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The paradox of quality

The last two years a really paradoxical split emerged in such a way that it now reaches almost everyone. On one side there is high quality, on the other side there is low quality. When media converge quality seems the escape route that buys time.

A short list:

  • HD vs. Mobile phone recordings, YouTube and webcams (This is weird, but on your HD tv you hate the inferior quality of a cable line. On your computer you don’t mind to watch YouTube all night long)
  • Newspapers vs. Blogs (Newspapers are institutions (facts) bloggers are people(thoughts))
  • Letter / Fax vs. E-mail, SMS (The legal state of a letter or fax is much more accepted, good for safety, but terribly inconvenient)
  • Publishing vs. Aggregating (You read what I want you to read vs. I read what I like)
  • Digital SLR camera’s vs. Mobile phone (More pixels and faster camera’s versus just being at the right spot at the right time (portability))
  • Embedded journalists vs. Citizen journalists (real time war coverage embedded in a group on a mission vs. running into something)
  • Professional photographers vs. Your parents (Most people have access to great digital camera’s and photo editing software. Reducing red eyes, adjusting colours, cropping out a building and online tips. Professional photographers need to focus more on ideas).
  • Playstation vs. Wii (If the Playstation 3 would have less quality in images it wouldn’t sell at all I think, if the Wii supported high resolution HD superior graphics it wouldn’t sell that much better.)
  • Studio vs. Home video (Standard camcorders record HDD and anyone can edit using simple software that supports editing it like iMovie. Soon you will watch a friends holiday recording in HD)
  • Satelite radio vs. podcasting (A better sound vs. some passionate lunatic talking hours into the $5,- mic attached to his computer)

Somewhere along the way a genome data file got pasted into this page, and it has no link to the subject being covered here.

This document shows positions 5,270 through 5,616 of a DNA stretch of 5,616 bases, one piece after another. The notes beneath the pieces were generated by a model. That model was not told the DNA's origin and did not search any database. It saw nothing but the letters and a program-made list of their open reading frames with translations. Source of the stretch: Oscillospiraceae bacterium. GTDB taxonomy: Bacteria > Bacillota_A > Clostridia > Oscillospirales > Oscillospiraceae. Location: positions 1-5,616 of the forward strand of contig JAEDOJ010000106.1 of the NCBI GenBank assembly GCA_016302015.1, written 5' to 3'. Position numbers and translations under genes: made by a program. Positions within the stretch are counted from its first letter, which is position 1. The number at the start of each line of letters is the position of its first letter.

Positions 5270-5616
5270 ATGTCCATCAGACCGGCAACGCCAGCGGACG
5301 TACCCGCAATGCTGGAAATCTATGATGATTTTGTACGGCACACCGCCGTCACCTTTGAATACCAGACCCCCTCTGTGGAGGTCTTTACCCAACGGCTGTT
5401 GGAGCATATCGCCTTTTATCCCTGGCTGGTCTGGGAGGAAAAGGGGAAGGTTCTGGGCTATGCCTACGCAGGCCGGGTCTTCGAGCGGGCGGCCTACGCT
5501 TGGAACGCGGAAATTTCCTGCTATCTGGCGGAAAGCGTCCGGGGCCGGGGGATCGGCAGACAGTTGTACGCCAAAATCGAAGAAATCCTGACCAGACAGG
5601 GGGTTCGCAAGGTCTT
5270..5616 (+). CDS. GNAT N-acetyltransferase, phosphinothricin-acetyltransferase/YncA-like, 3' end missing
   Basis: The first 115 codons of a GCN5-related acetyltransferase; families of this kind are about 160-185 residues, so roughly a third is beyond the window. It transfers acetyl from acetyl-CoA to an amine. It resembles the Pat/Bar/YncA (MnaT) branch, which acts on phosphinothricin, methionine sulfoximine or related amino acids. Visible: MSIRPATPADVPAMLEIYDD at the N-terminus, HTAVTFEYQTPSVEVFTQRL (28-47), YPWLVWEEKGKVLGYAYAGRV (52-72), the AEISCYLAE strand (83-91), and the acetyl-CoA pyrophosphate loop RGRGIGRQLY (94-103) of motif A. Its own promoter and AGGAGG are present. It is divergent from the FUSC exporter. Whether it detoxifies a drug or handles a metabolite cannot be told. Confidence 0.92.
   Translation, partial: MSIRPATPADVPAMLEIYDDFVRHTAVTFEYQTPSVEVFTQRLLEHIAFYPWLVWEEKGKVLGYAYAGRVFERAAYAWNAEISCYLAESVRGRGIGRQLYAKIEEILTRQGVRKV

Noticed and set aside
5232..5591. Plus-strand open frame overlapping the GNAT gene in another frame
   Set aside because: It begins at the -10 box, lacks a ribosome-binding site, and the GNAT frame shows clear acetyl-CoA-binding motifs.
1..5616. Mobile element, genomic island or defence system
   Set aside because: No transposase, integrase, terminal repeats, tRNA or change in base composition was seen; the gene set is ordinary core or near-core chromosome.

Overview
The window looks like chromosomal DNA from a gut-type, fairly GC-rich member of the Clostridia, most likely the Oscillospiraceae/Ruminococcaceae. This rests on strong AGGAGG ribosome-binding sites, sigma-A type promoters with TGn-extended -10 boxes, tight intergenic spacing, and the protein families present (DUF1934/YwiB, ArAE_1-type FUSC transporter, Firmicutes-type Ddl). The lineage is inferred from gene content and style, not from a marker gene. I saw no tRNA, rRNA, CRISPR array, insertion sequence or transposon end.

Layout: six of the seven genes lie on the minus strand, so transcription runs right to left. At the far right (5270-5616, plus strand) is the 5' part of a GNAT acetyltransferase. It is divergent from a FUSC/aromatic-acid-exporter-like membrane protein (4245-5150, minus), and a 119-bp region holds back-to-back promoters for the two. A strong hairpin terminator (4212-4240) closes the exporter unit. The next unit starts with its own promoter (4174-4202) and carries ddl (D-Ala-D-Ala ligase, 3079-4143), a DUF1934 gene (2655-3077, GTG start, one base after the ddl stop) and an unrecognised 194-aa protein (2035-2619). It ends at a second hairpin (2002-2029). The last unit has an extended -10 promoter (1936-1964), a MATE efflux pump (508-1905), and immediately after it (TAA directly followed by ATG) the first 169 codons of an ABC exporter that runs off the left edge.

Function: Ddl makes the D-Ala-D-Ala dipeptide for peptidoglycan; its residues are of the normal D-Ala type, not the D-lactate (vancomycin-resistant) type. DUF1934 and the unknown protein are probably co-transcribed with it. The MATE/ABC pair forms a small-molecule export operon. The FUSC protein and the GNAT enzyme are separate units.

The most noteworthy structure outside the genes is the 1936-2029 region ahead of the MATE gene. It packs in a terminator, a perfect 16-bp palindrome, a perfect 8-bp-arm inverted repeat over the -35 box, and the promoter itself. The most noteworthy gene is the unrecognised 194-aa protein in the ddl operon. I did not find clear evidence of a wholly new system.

Quality is highly connected to accessibility, it always was. You couldn’t make television because there was no infrastructure and affordable equipment available. You couldn’t find an audience because there was no simple distribution network.

Now we can we want the bar raised. Higher quality and more creative concepts. At the same time we want to be part of it. Everyone who makes something wants it to be in the best quality possible.

We love YouTube and we love HD. I don’t mind watching a videoclip in low quality on YouTube, because it gives me the freedom to watch it when I want. When I watch it on my television, sitting and waiting for it to show up the quality better be good.

I’m not sure it this is right, but you could say that when you make content accessible for someone at the time they want it – content on demand – you are allowed to make the quality less fancy.

Quality doesn’t matter
This is not about concepts before quality (I think this is alway true), but about distribution. I you have something you can give to people when they want it the quality doesn’t matter. All you have to do is make sure you have what someone wants whenever they want it.

Does this also apply to professionals? Do we allow them to produce less quality things that are better accessible?